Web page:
Monroe County consistently has the highest levels in the region of educational attainment among adults. In 2011-15, 65% of county residents 25 and older had attended at least some college, 6 points above the state and national figures. There was also a higher concentration of adults with a bachelor’s or higher - 36% - in Monroe than in the state (34%), nation (30%), and region (31%). Only 10% of Monroe residents lacked a high school diploma or equivalent, a lower proportion than statewide or nationwide.
Spending per student by school districts in Monroe has increased 41% since 2000, a smaller increase than for the state (48%) and the region (45%). In 2015, Monroe school districts spent $20,700 per student, below the state rate of $22,600 and on par with the region. Spending in the Rochester district was $21,800 per student in 2015, an increase of 35% since 2000.
Median household income has fallen faster than the nation, state, and region:
- In Monroe, median income fell by 18% from 2000 to 2011-15, a larger drop than for the region (15%), state (4%), and nation (10%).
- In 2011-15, median income was $52,600, slightly above the region ($52,300) but below the state ($59,300) and nation ($53,900). Monroe’s median income was above most other counties in the region (except Ontario and Wyoming). Rochester’s median income was much lower, at $31,000 in 2011-15.
- There was a vast discrepancy in Monroe between median income for white residents ($59,100) versus African American ($27,000) and Hispanic ($29,300) residents. While median income was lower for each ethnicity in Rochester, the discrepancy was less ($38,800 for whites versus $23,200 for African Americans and $22,600 for Hispanics).
Monroe’s poverty rate was on par with the nation at 15% in 2011-15.
- Monroe’s rate rose by 4 points from 2000, a greater increase than the state (1 point) and nation (3 points) and on par with the region.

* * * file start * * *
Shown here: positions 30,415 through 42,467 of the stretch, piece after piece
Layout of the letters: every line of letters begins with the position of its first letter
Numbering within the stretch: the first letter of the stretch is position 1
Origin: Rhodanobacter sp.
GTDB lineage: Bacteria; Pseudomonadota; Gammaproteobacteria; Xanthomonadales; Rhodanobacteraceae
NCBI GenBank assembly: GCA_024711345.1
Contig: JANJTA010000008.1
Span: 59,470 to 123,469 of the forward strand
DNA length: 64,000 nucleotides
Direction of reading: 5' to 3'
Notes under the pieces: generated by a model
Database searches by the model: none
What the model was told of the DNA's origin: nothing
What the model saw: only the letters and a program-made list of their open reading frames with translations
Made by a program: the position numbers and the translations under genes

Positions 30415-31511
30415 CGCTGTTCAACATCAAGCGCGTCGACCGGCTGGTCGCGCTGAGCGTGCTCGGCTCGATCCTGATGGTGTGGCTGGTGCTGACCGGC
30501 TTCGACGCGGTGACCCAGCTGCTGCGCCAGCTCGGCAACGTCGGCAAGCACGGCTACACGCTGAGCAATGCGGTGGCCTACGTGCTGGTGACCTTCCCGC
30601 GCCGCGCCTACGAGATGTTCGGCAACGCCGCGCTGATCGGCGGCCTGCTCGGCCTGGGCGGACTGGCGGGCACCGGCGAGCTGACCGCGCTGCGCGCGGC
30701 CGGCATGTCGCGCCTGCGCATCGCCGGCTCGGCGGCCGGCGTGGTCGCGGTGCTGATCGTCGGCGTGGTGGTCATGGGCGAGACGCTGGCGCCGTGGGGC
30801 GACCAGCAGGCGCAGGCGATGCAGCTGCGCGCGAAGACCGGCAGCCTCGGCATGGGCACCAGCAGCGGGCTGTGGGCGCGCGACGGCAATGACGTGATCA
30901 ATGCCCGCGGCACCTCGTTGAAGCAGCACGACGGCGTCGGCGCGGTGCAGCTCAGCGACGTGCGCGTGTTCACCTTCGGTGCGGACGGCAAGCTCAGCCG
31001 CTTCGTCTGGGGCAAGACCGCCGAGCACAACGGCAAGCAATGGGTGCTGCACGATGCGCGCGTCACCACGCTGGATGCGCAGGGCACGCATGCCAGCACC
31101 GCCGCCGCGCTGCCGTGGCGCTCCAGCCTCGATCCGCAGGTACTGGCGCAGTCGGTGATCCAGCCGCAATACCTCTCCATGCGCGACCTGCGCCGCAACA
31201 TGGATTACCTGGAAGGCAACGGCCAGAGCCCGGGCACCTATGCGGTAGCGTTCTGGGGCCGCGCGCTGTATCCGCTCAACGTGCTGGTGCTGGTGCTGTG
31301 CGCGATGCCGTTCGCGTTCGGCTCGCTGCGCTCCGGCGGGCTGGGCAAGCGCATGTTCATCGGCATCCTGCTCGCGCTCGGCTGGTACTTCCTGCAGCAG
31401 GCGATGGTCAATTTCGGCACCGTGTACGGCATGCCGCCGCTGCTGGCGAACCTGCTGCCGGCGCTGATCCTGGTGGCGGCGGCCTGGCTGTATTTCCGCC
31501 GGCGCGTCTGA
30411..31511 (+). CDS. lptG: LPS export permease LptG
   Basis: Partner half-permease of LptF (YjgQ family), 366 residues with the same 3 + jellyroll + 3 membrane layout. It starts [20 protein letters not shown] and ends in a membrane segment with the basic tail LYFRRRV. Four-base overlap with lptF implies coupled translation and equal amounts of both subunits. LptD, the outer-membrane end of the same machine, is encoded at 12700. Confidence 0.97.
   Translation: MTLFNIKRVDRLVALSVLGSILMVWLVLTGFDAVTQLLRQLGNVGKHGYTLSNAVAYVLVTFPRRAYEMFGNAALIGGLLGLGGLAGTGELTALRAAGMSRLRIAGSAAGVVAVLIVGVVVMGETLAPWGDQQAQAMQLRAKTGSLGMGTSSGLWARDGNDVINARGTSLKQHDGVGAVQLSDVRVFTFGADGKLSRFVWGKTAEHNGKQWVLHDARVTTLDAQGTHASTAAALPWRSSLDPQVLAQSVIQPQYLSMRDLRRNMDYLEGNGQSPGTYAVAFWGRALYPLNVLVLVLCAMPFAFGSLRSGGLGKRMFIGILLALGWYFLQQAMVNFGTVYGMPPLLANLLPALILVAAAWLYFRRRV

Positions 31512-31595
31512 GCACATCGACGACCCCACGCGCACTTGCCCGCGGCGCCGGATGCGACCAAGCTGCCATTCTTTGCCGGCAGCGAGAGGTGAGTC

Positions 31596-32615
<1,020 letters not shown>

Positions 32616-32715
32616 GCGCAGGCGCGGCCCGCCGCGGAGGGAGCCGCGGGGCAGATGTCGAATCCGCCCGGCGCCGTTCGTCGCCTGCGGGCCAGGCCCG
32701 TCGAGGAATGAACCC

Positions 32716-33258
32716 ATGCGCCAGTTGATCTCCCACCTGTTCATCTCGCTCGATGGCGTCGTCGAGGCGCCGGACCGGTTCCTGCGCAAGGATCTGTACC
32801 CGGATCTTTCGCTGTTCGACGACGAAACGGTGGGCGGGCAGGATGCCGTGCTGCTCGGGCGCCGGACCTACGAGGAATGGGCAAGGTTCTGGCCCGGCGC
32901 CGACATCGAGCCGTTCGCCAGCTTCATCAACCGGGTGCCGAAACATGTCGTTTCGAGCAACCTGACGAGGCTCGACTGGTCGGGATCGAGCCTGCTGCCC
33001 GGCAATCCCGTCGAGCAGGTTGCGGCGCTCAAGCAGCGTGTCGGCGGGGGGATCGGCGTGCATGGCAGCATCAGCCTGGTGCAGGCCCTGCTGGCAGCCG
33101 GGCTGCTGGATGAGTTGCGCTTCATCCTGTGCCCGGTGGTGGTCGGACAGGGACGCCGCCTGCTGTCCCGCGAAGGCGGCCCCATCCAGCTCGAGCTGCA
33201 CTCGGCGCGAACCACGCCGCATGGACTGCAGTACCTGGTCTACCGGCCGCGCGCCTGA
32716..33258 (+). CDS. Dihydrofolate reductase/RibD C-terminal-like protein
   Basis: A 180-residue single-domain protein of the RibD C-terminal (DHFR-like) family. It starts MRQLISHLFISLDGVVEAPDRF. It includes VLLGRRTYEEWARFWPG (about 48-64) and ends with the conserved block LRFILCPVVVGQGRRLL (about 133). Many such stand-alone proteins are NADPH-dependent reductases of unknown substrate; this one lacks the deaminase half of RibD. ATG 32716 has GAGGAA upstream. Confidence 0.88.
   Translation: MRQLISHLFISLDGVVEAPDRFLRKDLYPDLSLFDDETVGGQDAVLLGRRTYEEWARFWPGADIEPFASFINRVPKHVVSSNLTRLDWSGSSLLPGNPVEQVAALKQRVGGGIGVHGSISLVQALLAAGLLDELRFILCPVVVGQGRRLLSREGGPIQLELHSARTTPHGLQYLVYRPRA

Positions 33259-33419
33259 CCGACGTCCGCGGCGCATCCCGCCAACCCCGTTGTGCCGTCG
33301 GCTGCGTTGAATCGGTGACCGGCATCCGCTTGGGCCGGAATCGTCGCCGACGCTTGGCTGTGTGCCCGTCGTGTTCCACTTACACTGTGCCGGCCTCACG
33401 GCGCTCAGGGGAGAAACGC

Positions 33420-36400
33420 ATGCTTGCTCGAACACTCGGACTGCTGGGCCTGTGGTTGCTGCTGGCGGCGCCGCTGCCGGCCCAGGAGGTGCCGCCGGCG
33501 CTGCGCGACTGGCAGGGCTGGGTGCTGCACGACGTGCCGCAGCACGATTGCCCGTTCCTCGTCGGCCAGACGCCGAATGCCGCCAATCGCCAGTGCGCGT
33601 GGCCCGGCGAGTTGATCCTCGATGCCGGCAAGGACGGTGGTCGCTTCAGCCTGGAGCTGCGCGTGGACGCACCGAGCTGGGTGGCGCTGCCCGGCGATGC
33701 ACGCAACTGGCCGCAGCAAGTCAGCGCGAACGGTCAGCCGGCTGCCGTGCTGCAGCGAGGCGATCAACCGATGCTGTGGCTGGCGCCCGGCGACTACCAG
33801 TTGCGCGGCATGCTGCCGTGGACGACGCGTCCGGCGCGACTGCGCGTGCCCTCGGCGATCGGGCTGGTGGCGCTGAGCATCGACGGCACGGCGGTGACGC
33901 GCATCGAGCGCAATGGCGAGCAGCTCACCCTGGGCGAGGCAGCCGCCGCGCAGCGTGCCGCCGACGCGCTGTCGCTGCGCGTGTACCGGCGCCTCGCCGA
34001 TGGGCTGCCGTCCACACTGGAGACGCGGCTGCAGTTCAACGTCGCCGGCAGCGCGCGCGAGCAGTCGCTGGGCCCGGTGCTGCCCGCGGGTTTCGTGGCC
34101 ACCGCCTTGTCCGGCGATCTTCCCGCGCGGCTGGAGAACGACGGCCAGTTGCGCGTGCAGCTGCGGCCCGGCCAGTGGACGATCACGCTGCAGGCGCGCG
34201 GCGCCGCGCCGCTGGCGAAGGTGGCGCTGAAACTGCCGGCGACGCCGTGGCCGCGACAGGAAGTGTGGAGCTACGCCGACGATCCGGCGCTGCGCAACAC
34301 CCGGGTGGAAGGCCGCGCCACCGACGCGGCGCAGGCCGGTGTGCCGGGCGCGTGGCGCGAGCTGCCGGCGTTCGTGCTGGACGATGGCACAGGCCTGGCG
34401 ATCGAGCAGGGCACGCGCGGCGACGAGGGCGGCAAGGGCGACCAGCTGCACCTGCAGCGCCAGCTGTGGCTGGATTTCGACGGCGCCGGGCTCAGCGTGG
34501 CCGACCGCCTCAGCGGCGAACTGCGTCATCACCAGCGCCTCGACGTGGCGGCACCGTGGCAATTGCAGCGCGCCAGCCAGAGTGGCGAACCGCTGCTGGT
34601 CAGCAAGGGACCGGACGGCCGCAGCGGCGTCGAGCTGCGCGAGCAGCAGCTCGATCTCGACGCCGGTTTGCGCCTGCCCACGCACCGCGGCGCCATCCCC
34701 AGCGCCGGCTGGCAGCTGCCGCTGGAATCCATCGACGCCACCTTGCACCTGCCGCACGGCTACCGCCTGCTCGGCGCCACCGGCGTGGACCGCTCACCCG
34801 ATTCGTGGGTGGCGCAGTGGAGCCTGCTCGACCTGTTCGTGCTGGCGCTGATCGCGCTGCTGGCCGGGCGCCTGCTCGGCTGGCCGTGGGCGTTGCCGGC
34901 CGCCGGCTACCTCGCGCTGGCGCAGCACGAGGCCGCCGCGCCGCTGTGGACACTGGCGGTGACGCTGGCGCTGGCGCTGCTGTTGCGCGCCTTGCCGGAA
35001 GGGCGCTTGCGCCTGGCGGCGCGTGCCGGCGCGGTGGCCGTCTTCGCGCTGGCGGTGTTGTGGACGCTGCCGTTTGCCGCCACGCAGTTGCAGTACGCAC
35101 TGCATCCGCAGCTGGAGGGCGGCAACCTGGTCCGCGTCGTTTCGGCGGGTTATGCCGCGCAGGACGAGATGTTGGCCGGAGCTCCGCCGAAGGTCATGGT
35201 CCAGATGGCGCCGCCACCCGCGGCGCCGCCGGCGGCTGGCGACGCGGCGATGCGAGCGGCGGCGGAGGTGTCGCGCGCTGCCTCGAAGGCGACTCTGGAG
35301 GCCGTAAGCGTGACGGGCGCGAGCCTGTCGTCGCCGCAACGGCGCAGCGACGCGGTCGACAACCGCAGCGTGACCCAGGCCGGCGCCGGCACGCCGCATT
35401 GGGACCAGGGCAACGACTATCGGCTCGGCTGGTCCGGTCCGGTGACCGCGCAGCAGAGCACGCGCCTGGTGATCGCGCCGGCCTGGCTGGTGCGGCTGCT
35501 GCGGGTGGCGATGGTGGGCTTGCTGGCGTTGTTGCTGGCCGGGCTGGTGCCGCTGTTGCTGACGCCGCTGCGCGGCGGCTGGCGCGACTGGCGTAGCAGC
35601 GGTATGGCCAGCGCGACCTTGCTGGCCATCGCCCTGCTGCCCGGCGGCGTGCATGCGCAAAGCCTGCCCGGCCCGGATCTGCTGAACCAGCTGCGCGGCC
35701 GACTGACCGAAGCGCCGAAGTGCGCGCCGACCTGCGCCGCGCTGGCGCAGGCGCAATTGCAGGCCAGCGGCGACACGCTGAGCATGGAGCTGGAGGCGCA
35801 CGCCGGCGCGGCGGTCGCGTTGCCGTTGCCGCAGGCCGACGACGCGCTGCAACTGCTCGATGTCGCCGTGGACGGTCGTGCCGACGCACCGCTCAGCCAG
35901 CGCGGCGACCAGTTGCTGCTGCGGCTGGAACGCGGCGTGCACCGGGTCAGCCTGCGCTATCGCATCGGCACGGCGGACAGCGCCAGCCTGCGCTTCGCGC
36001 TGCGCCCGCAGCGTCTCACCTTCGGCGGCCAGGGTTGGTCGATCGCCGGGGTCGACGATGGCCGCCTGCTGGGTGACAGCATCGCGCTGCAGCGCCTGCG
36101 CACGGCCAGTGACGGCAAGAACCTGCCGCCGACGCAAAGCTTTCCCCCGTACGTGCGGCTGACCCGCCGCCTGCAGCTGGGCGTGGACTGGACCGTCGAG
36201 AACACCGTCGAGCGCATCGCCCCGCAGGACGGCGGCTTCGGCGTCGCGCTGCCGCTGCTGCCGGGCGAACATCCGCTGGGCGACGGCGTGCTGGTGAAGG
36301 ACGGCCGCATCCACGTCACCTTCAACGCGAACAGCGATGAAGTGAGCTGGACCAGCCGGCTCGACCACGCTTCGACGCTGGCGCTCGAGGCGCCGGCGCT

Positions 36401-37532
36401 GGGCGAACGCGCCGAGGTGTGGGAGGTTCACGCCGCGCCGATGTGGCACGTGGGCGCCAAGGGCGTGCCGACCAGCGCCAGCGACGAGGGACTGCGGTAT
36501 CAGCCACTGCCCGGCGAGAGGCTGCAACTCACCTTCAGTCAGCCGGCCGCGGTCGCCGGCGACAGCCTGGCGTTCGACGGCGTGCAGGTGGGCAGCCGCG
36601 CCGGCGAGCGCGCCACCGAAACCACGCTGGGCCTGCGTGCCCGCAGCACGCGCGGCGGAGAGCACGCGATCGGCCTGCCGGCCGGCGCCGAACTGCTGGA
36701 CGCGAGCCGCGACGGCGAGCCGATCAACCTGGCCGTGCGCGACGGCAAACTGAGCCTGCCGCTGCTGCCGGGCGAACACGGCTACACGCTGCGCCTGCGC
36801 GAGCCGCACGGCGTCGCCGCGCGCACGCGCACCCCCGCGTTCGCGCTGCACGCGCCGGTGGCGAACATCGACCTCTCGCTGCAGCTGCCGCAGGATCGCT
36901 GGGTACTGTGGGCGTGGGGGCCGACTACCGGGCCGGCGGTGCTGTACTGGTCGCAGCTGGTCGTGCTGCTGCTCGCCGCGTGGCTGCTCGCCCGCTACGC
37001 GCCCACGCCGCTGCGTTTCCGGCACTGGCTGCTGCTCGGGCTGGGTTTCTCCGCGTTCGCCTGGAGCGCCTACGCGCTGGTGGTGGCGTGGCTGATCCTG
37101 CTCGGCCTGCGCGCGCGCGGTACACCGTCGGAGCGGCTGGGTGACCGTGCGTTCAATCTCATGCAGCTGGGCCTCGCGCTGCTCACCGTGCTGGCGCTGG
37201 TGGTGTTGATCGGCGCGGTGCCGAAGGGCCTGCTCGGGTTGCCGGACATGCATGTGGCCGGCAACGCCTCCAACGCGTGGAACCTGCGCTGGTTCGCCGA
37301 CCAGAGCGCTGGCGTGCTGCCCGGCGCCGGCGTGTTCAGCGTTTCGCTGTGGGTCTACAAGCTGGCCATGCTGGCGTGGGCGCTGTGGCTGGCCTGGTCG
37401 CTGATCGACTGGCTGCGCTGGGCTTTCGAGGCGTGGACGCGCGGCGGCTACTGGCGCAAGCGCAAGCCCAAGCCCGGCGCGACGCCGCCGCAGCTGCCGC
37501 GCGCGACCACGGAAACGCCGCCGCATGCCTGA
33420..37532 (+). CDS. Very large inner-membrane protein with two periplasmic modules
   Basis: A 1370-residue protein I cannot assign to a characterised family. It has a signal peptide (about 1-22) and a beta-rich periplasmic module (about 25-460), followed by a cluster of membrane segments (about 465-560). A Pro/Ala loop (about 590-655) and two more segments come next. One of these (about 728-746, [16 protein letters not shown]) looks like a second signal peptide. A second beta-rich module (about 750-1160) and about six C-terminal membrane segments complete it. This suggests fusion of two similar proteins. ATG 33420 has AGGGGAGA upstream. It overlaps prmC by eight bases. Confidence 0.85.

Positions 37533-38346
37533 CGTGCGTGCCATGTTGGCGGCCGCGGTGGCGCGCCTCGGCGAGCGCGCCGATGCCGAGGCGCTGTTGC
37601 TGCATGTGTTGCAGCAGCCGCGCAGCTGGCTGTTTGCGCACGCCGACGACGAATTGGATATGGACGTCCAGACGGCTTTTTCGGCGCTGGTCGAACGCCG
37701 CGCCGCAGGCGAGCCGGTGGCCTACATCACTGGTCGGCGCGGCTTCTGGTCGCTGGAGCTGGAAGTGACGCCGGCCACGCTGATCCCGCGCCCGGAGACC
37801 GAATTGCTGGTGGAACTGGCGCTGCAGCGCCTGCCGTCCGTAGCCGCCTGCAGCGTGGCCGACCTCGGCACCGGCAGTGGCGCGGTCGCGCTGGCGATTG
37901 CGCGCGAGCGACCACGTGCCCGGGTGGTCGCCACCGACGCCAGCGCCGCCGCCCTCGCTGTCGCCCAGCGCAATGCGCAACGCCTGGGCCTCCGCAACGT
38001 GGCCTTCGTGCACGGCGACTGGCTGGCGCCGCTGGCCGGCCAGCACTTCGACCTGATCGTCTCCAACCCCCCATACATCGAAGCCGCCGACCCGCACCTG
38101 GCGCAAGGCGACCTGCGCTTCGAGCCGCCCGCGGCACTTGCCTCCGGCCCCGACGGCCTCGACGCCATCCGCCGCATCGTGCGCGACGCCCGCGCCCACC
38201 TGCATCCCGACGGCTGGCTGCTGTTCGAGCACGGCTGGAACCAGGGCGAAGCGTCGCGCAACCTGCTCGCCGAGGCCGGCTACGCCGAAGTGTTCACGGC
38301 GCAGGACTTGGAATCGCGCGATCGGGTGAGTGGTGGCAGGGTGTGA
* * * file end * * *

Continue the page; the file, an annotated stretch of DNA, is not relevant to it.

- Rochester had both a much higher poverty rate in 2011-15 (33%) and a sharper increase since 2000 (8 points).
A larger portion of Monroe residents received temporary assistance than other counties:
- In 2015, 4.1% of Monroe residents received temporary assistance, well above the state (2.9%) and region (3.1%). The rate has decreased 0.2 points since 2001.
The rate of people receiving emergency food rose at a slower rate than the region:
- In 2015, there were 6.2 emergency meals served per resident: lower than the state (7.1), region (7.0), and every county in the region besides Livingston.
- The rate rose by 83% from 2000, a smaller increase than the region (126%) but larger than the state (-3%).
Monroe County had a smaller proportion of people without health insurance than the nation and state:
- In 2014, 7% of Monroe residents lacked health insurance, compared to 8% for surrounding counties, 7% for the region as a whole, 10% for the state, and 14% for the nation.
- Like the nation and region as a whole, Monroe’s rate has decreased from 2008.
In 2014, there were 42 doctors per 10,000 residents in Monroe, a rate above the state and almost three times the rate for the surrounding counties.
Monroe has a large and growing percent of the population enrolled in Medicaid:
- In 2014, 19% of Monroe residents were enrolled in Medicaid Managed Care, slightly above the region but below the state.
- The rate was up one point from 2014 to 2015, matching the rise in the region and state.
Monroe saw a decline (15%) in its overall mortality rate from 2000 to 2014, and much larger reductions in mortality from certain diseases:
- In 2014, the mortality rate was 674 per 100,000 residents, higher than the state (618) but below the rate for the surrounding counties (702).
- From 2000 to 2014, there were even greater declines in mortality from heart disease, cancer, respiratory disease, and stroke.
Monroe’s rate of chlamydia infections was the highest in the region and considerably above the state, while the rate of gonorrhea infections and people living with HIV were both several times higher than for surrounding counties. The rate of chlamydia infections more than doubled from 2001 to 2014, while the rate of gonorrhea infections fell by 25%. The rate of people living with AIDS has risen steadily and is 36% above the rate in 2002.